Do you collect writer quotes? You should. They can be inspirational and instructive. It’s great to turn to them in times when you feel in the writing doldrums. Here are seven of my favorite writer quotes, and why I like them.
Bradbury spent the first part of almost every day in “the zone.” For him, getting up in the morning was like stepping on a “landmine,” and the “landmine is me.” He’d explode on the page with what came bubbling up from his subconscious, and only later try to figure out what it all meant. And when he was in that delightful, creative space he wasn’t thinking about the absurdities, inanities, and barbarities that are so much a part of the “real world.” Bradbury once remarked about his stories that he wasn’t trying to predict the future; he was trying to prevent it.
The practical wisdom here is that writing, if it’s going to be any good, should be something you simply must do, even if you don’t get paid for it. If you don’t have a love of writing first, but think, Hey, I can make some big bucks here, you’re most likely to follow trends in the market, which is almost always a failed strategy.
Yes, it’s fun to win an award. But as Rick Nelson put it in his hit song from the 1970s, “You can’t please everyone, so you’ve got to please yourself.” It’s a great feeling to get to the point where you know your craft, and know that you know it. If you win the fandom of a number of readers, that’s an “award” in and of itself. I’ve read most of Even Hunter’s books (literary) but I and the majority of his readers prefer the Ed McBain police procedurals and legal thrillers.
George Bernau wrote Promises to Keep and other novels. He was a practicing attorney when he got into a car accident and almost died. In the hospital he took stock of his life and work to date. “I decided that I would continue to write as long as I lived, even if I never sold one thing, because that was what I wanted out of my life.”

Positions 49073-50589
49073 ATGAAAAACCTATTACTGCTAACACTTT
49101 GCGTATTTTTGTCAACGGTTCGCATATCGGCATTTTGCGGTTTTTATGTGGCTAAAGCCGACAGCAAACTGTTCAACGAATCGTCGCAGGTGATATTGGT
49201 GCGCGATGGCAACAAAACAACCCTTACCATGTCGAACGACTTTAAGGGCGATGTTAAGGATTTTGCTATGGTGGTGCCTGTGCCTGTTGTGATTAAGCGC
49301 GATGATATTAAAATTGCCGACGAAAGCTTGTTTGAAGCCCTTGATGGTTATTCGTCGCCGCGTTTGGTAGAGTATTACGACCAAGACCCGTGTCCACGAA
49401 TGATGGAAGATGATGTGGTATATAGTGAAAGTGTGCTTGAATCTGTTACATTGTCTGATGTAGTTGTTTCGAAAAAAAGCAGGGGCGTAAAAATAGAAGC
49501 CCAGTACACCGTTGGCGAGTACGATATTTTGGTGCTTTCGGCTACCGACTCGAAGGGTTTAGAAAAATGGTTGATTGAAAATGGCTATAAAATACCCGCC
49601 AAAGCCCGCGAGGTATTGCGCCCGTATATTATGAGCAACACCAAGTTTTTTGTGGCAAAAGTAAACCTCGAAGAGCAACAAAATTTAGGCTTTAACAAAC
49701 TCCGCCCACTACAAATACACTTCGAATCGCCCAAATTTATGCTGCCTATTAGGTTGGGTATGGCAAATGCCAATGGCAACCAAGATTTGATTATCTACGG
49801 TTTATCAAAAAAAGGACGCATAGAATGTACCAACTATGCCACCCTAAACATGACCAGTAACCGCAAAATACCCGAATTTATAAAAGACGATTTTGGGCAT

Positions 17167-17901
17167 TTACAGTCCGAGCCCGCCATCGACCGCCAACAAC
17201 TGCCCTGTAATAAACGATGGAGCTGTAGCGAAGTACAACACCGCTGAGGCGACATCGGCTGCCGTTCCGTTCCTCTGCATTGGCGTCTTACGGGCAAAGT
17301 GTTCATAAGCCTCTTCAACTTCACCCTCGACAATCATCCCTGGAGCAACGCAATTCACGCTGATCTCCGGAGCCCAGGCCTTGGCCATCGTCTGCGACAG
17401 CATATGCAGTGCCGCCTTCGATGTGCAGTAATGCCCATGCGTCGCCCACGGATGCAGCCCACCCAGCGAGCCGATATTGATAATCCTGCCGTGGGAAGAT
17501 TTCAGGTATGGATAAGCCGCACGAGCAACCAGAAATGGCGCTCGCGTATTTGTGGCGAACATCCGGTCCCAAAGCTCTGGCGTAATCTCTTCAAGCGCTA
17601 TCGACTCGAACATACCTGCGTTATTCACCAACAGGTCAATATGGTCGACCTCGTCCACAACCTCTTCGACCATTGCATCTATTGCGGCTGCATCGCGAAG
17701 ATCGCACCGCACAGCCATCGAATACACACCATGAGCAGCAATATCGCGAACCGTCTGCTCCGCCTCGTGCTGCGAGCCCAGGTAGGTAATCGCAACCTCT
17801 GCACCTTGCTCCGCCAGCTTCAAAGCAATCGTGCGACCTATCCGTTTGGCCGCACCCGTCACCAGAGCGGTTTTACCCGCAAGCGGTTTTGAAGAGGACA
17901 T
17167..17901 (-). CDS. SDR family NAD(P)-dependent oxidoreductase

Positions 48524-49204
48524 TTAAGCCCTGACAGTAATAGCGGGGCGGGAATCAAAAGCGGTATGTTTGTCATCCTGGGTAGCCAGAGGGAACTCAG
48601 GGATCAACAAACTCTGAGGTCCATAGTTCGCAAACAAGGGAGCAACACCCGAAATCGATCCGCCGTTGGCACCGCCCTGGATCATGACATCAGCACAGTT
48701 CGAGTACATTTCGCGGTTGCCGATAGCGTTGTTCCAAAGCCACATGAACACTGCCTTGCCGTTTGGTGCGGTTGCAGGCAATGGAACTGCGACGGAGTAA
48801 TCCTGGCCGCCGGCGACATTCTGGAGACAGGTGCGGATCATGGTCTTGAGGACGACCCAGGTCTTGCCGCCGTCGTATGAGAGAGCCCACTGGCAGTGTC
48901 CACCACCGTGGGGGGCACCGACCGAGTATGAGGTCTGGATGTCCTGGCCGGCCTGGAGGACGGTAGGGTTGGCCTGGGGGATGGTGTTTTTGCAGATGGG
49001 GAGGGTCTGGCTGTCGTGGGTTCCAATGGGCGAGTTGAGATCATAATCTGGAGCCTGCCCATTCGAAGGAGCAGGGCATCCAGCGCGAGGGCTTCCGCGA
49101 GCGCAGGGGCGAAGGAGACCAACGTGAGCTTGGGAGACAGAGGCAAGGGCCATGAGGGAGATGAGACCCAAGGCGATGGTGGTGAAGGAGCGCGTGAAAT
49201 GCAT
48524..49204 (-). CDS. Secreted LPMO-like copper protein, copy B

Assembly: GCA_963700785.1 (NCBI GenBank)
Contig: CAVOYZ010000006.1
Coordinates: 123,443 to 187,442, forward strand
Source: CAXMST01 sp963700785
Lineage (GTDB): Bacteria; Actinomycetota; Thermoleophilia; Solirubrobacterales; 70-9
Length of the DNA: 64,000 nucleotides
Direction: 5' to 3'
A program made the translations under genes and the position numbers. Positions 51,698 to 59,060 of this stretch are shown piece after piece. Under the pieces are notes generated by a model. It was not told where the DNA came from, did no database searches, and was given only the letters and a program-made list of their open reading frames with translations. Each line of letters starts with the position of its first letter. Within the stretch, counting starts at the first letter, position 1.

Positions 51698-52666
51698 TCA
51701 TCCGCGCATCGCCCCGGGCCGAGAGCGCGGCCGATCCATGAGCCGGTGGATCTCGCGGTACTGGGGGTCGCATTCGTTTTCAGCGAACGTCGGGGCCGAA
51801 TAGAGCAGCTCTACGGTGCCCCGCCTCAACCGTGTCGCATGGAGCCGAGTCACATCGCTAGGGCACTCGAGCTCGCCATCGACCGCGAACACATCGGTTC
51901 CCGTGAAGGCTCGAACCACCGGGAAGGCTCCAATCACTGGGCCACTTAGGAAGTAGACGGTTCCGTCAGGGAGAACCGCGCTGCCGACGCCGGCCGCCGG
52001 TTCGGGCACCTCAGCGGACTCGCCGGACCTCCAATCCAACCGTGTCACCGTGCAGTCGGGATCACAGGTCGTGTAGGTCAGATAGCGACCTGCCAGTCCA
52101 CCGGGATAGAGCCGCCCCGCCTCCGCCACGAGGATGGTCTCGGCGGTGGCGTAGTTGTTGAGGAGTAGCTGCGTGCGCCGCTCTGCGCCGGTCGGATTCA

If you have the desire to write, then make the decision now that you’ll write – strongly, fiercely, with a commitment to your craft – no matter what. Why quit? You have an imagination and a keyboard. Keep them always working together. If nothing else, it’s good for your brain.
There’s a simple principle here that applies to anyone doing anything. Don’t live above your means! And don’t overestimate the means coming your way. Many a young writer received a huge advance, quit their day job, bought a big house…then were back-burnered or even dropped by the publisher when their book didn’t sell through. A certain panic sets in then, and perhaps the writer desperately tries to claw back with a book they think will sell, rather than the book they really want to write.
Dickens put the words in Mr. Micawber’s mouth: “Annual income twenty pounds, annual expenditure nineteen nineteen and six, result happiness. Annual income twenty pounds, annual expenditure twenty pounds ought and six, result misery.”
Don’t think that writing a novel is easy. A good one, that is. And don’t think it’s a way to make some easy money, either. Yes, there are some who have used publishing platforms to gimmick their way into some lettuce, but they aren’t really writers. They’re hustlers. Write fiction because you feel, in some way, compelled to. Stories swirl in your head and you want—need—to get them out.